Yeddyurappa had to step down as chief minister without even trying his majority in the Karnataka Assembly.

yed-690_122718012718.jpgBS Yeddyurappa had to step down as chief minister two days after taking over. (Source: PTI)

This also sent out a message that the Opposition camp hadn’t forgotten its politics yet — and together, it could take on the BJP.

3) The Kashmir conundrum

In June this year, the BJP pulled the plug on the Jammu and Kashmir government, ending its alliance with the People's Democratic Party (PDP).

The coalition had been struck after the 2014 Assembly elections in the state threw up a fractured mandate — the BJP won 25 seats, PDP 28, National Conference 15, Congress 12, while the others got seven seats in the 87-member Assembly.

omar-690_122718125939.jpgThe National Conference and People's Democratic Party managed to stop BJP from forming a government in Jammu and Kashmir. (Source: PTI)

While Governor’s Rule was subsequently introduced in the state (now under President's Rule), the BJP kept trying to work out an alliance behind the scenes. Around November, speculation grew that the BJP was trying to project the Jammu and Kashmir People's Conference (JKPC) chairman, Sajad Lone, as chief minister of the state in a bid to form a coalition government. While Lone’s party had only two MLAs, the BJP was banking on rebels from the PDP to help form the government, with Lone as the new dispensation's face.

However, the party was checkmated by the NC, PDP and Congress which suddenly staked claim to form the government in the state.

NC leader Omar Abdullah agreed to have PDP chief Mehbooba Mufti as the chief minister.

While J&K governor Satya Pal Malik dissolved the Assembly after both Mufti and Lone staked claims to form the government, it was once again proved that forces opposed to the BJP could foil the party’s chances of spreading its reach — if they worked together.

4) Chhattisgarh, Madhya Pradesh and Rajasthan elections

Despite the incumbent chief ministers being popular in Chhattisgarh and Madhya Pradesh, the BJP lost both states along with Rajasthan to the Congress in a direct fight between the two.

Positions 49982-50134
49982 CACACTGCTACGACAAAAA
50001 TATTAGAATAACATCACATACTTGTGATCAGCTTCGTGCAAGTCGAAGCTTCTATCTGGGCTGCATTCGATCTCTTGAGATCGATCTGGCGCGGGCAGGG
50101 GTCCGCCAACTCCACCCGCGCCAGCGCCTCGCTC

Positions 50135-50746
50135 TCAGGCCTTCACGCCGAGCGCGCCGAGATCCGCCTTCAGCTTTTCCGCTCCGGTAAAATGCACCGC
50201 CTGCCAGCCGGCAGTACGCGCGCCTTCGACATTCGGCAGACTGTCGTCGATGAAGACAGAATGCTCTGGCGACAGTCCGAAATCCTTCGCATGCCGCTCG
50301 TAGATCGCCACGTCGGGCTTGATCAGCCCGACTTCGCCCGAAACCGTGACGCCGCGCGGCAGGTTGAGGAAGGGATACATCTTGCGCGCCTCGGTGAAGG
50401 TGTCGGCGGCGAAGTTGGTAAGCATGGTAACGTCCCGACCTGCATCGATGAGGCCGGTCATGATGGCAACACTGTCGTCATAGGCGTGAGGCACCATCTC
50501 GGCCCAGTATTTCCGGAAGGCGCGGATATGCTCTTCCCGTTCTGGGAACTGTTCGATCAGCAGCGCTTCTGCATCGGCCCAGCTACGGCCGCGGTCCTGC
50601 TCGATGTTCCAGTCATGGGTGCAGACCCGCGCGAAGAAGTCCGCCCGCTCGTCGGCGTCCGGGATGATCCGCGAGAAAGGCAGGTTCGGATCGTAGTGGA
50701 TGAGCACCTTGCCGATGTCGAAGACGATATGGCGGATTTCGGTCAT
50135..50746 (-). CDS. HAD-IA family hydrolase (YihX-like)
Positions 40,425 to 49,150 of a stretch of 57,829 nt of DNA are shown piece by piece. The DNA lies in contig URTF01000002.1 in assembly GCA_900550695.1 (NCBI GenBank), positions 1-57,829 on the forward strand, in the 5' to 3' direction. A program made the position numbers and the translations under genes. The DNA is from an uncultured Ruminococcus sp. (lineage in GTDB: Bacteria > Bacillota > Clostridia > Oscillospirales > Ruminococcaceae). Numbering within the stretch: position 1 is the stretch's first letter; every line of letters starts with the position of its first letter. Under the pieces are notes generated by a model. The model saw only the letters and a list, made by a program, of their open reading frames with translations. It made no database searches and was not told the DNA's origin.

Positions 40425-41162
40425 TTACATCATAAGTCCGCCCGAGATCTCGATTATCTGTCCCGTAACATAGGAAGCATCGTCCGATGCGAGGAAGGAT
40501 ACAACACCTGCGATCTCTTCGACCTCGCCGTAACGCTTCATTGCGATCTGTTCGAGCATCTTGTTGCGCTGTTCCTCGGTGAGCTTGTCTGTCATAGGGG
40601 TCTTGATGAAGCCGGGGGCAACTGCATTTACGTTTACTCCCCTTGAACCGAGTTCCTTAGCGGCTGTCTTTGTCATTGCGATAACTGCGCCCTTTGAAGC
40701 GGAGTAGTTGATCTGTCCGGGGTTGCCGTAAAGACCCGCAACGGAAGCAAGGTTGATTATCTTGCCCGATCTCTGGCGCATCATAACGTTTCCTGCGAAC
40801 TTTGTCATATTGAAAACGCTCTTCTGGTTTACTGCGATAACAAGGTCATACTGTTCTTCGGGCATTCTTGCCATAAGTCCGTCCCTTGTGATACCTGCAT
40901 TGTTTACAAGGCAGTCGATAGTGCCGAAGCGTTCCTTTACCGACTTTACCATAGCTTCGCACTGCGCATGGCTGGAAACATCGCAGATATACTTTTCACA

Coming just ahead of the 2019 general elections, the losses compound the defeat in the perception battle, which often acts as the decisive factor in elections.

congress-690_122718011801.jpgThe Congress staged an impressive comeback in Rajasthan, Chhattisgarh and Madhya Pradesh, halting BJP in the Hindi heartland. (Source: Reuters)

The three states together constitute 66 Lok Sabha seats. The Hindi heartland was believed to be a BJP stronghold. But now, the party’s growth has been halted.

5) Rafale controversy

The BJP rode to power in 2014 by highlighting the corruption that had taken place during the UPA government among other things.

Brought to the forefront by the Anna Hazare-led movement, corruption is an issue that Indians are very touchy about.

gandhi-690_122718010059.jpgCongress president Rahul Gandhi has succeeded in raising doubts over the BJP's image of being corruption-free. (Source: PTI)

One of Narendra Modi’s greatest strengths has been his personal reputation of being an incorruptible man. But Congress president Rahul Gandhi’s repeated attacks on the personal integrity of the PM vis-à-vis the Rafale deal did create an impression that the BJP government too wasn’t free from the taint of corruption.

This also gave the Opposition hope that PM Modi’s image could be dented in the public imagination. The BJP won by projecting Modi as a ‘man of development politics’, but this has now been put to question by a concerted Opposition campaign.

The year 2018 indeed was a bad one for the BJP electorally – let’s see what 2019 brings for the party.

Also read: After the Congress' Madhya Pradesh victory, does a big role await Digvijaya Singh?

Writer

Vandana Vandana @vandana5

Author is assistant editor DailyO.